OUR MISSION: ACER supports communities, government agencies and corporations in taking action to reduce biodiversity loss and strengthen climate resilience by increasing and monitoring urban and riparian zone forest canopy.

Adaptation – Vulnerability Reduction Strategies




Adaptation for climate change means choosing plans to reduce the risks of damage due to climate change and acting on these plans as soon as possible.

Ways to adapt to climate change must be added to all of society’s efforts to reduce or mitigate emissions. Adaptation can double the effects of any effort. This is because adaptation can increase beneficial and reduce negative effects of climate change at the same time.

Both natural ecosystems and built ecosystems will be affected by the extremes, the variability and the rate of climate change. Each planned action will cost money. Planning and acting now will help reduce total costs.

There is no guarantee that any one measure alone will prevent damage as climate changes occur. Beginning adaptations in high risk areas now may avoid catastrophic losses. E.g. ensuring that flood plains are kept as green space to handle extreme precipitation or spring flooding events, updating the sewage systems and water treatment facilities.

Research is needed now for better uses of materials and energy. Incentives may help to speed up the process of adaptation by the general public and business. Business as Usual (BAU) might become Business for Sustainability (BFS) with innovations in methods and resource use that look beyond this century. Natural ecosystems will not be able to adapt as quickly.

In Ontario the question for all sectors of society may be what is the best combination of adaptations? Actions by individuals, businesses, government are all needed and needed now. See the CD Menu – What you can Do – spheres of empowerment and Successes – case studies for all levels.

There is enough knowledge in communities and in research already to act now. Studies of the future might help speed up response time or motivate quicker actions but observations documenting climate change have already been collected in communities.

Consequences of not acting on our knowledge are already being felt eg. Peterborough floods and sewage backup and overflows. The risk of recurrence of historical extreme events is higher than ever before for most of the extremes being experienced today.


International Joint Commission (IJC) Climate Change and Water Quality in the Great Lakes Region. May2003 www.ijc.org

What is Adaptation?

Adaptation = adjustment or response to change (real or expected) which reduces the harm and uses the benefits of change. Natural ecosystems will react to change. Humans and their built systems can anticipate change. Eg. develop new crop varities, health alert protocols.

The Challenge of Adaptation

A changing climate challenges all managers.  Managers and planners must ask:

  • How is the climate changing?
  • How big or how quick are the changes?
  • What and who might be affected?
  • What present issues would become worse and how?
  • What new problems or opportunities are found?
  • What adaptations must be made to prepare for these changes?
  • When or how fast must adaptations be made?
  • What are the costs?
  • What are the barriers to adaptation?
  • What ability and resources can be used for adaptation?

Three Basic Considerations in planning ways to adapt to climate change.

The past used to be a reliable guide for planning and managing for the future. Our changing climate adds a new factor to planning and management programs. Adaptation for climate change is the new factor that is needed. Adaptation to climate change links the needs of today with the problems of tomorrow.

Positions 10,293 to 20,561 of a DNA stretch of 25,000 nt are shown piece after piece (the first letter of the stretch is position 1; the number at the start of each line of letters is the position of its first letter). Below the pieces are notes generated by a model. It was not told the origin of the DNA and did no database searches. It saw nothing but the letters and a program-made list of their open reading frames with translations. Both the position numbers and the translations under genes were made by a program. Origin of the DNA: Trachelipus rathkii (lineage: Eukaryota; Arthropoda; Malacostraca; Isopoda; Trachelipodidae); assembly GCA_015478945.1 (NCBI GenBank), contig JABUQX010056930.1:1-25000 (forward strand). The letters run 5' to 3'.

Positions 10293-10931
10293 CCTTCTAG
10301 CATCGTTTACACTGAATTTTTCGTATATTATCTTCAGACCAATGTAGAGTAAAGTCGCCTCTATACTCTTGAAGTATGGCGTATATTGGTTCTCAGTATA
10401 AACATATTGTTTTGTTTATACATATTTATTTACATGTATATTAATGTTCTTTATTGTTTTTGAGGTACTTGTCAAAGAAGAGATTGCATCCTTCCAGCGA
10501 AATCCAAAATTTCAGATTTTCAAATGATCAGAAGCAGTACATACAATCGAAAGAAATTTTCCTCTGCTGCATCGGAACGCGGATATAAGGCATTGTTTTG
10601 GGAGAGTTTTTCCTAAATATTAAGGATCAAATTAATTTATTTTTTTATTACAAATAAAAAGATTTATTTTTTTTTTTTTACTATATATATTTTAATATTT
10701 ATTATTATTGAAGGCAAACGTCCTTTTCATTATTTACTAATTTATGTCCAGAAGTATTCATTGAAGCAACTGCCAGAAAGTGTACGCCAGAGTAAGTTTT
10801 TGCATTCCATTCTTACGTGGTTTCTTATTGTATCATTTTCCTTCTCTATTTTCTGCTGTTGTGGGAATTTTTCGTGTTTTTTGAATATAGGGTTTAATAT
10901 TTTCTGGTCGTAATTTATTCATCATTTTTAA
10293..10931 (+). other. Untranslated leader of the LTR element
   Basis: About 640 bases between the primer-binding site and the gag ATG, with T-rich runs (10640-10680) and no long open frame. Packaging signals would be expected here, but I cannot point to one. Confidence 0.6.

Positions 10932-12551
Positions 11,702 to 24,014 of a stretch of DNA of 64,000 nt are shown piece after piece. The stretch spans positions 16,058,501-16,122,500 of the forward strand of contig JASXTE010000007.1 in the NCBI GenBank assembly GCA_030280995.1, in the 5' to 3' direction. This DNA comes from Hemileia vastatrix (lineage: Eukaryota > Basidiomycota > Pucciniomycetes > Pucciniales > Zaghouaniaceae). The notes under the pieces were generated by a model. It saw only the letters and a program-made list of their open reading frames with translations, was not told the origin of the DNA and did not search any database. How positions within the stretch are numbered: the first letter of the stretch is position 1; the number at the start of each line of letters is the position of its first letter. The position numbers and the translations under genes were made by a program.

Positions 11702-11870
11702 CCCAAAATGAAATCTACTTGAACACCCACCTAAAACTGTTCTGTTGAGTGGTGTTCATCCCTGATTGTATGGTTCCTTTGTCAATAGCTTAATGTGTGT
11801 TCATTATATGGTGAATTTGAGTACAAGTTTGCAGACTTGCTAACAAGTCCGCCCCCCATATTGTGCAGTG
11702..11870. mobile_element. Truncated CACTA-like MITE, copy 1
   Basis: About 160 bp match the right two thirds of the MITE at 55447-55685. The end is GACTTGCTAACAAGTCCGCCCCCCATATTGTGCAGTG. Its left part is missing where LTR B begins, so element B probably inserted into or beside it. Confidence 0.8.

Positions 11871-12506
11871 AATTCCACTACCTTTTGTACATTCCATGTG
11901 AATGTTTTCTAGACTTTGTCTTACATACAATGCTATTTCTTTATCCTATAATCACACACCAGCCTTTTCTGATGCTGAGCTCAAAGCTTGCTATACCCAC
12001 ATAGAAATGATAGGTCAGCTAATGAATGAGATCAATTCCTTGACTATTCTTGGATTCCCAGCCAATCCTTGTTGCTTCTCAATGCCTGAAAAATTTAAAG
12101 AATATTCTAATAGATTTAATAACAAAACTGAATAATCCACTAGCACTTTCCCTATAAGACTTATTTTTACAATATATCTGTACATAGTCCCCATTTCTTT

The three deciding factors for adaptation planning are the possible risks, possible costs and possible negative consequences.

Six issues to consider for effective adaptation responses to climate change.

1. Distributional Effects
Preparations for climate change must be local ones that are decided on the basis of local geography and community structure. Groups should look together at the risks and opportunities to integrate possible adaptations.

2. Multiple Stresses
The stress of climate change may add to present stresses on systems.E.g. land use on ecosystems, power and water usage on these resources. By facing the challenges of climate change now everyone can win. Present stresses are reduced through introducing sustainable use programs.

3. Costs
Decisions regarding the cost of the programs must consider the benefits of beginning as soon as possible. Climate change will affect all parts of society and business as well as the environment. Payment now for preparations or adaptations should take this into account. E.g. dredging for shipping.

4. Effectiveness of Adaptations
Previous failures to identify environmental risks must be understood to improve the design of future adaptation projects. E.g. extreme heat deaths.

5. Maladaptation
Badly planned adaptations may badly effect systems that are sensitive to climate change. Such “maladaptations” may be avoided by studying both the harmful and helpful consequences of each possible adaptation response to climate change.

6. Multiple Benefits
Adaptations for climate change made now have many benefits regardless of climate change. E.g. planning for floods, heat waves, new diseases. Such planning would use resources available to communities more efficiently and provide flexibility when responding to disasters. E.g. Wm. J. Sparling Associates Morrisburg, Ontario on EMO readiness during the 1998 Ice-Storm.

Spending now to reduce costs later- Adaptation Strategy Implementation
Any funds used now in adaptations reduce the risk of climate change damage and increase the means to healthy, sustainable communities are a good investment. Choosing ways to spend these funds for the benefit of all depends on the community decision makers.